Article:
Prairie Creek project sees successNew vein discovered as Canadian Zinc considers all-season road
Northern News Services
Thursday, August 20, 2015
A 10-month underground exploration program has yielded results for mining company Canadian Zinc at the company's Prairie Creek project.
An aerial shot of Prairie Creek, the Canadian Zinc Corporation owned mine in Nahanni National Park near Nahanni Butte. Recent discoveries include a new vein containing lead, zinc and silver, which could extend the life of the mine. - NNSL file photo
The mine, surrounded by the Nahanni National Park, has been the site of a drilling program since October 2014.
On Aug. 11, the company released "encouraging results" from the program.
As early as June 23, the company was reporting the discovery of a new quartz vein system discovered at the site.
Now that the exploration program has wrapped up, Canadian Zinc has stated the previously unknown vein was discovered in the footwall of the mine's main quartz vein.
The exploration program drilled a cumulative 5,484 metres in 21 holes from three drill stations at the end of the decline of the mine's 870-metre level.
Underground services have since been decommissioned and demobilized.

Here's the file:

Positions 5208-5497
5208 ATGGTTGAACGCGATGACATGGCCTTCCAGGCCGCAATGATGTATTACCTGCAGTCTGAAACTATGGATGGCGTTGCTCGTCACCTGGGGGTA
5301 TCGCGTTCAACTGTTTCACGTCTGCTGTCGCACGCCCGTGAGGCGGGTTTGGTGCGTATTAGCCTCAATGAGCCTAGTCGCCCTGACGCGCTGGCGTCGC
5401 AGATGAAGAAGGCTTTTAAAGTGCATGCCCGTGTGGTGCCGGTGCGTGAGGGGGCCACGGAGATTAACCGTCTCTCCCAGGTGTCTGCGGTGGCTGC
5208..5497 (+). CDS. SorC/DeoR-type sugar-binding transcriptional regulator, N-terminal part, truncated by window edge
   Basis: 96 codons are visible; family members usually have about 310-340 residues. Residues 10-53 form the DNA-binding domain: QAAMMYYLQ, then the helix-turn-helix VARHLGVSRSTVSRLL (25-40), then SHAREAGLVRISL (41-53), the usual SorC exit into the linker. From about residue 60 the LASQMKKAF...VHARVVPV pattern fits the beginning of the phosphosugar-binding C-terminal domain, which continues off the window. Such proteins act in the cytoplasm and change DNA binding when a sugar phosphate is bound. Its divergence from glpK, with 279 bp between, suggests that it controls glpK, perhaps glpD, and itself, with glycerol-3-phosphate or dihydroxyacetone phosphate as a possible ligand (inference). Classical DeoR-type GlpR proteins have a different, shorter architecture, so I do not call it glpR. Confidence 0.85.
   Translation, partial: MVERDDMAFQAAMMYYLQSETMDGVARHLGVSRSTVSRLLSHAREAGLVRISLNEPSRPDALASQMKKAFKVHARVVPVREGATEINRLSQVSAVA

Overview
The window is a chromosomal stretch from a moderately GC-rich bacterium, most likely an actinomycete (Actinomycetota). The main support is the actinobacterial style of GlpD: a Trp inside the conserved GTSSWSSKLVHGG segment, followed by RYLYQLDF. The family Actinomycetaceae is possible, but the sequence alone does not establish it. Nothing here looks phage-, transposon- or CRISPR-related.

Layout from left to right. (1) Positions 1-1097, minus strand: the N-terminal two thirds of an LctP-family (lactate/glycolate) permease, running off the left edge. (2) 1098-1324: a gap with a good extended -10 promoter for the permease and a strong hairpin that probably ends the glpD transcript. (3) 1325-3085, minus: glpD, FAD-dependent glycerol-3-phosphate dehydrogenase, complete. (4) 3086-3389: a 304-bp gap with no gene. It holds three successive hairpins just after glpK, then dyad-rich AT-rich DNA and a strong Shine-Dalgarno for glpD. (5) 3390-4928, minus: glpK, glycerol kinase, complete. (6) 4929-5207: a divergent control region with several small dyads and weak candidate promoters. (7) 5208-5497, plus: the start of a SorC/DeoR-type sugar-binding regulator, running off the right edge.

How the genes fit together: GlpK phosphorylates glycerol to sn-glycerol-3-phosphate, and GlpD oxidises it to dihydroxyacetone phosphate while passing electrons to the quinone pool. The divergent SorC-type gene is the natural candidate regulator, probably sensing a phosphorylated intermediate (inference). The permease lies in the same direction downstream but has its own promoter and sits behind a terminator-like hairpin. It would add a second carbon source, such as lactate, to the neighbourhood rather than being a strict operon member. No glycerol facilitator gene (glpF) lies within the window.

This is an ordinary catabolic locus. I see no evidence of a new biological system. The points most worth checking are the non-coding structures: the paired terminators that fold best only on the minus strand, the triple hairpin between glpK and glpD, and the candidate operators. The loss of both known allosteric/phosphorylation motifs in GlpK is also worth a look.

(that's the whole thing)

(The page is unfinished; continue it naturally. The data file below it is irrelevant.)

Drillholes intercepted varying resource levels including lead, zinc and silver, with the northernmost hole drilled in 2015 returning some of the program's highest grades and thicknesses.
Those include a vein of 7.5-metre grading, 17.77 per cent lead, 33.67 per cent zinc and 247 grams per tonne silver.
Canadian Zinc's vice president of exploration, director and chief operating officer Alan Taylor said when the project was originally opened its target was silver.
"This (discovery) adds life to the mine," he said. "We saw some very positive results from the drilling (program), but we have to do some 3-D modelling to determine if the reserves are mineable."
Taylor said modelling will likely be finished in September.
In order to make resource extraction cheaper and easier, Canadian Zinc is in the process of evaluating the possibility of an all-season road.
Currently, the company is approved for a winter road out to the mine, which only operates three months out of the year.
"Whatever you take out of the ground has to pay for itself," Taylor said, referencing the costs of mining, milling, transportation and smelting.
"From an economic point of view, this is extremely difficult with a winter road ... (because) the rest of the year our inventory can't be sold."
Second-quarter financial results for Canadian Zinc provide a new mineral resource estimate for measured and indicated resources of 6.5 million tonnes at a combined grade of about 20 per cent lead and zinc, with 150 grams per tonne of silver. That is a 21 per cent increase from 2012 figures.
Additionally, total inferred resource tonnage increased by 13 per cent to 7.1 million tonnes, grading 9.6 per cent lead, 11.7 per cent zinc and 177 grams per tonne of silver.
In April 2014, Canadian Zinc submitted an application to the Mackenzie Valley Land and Water Board and to Parks Canada for permits allowing upgrades of the winter road to an all-season one.
Taylor said the company has done numerous environmental assessments and does not expect to hear a decision until 2016.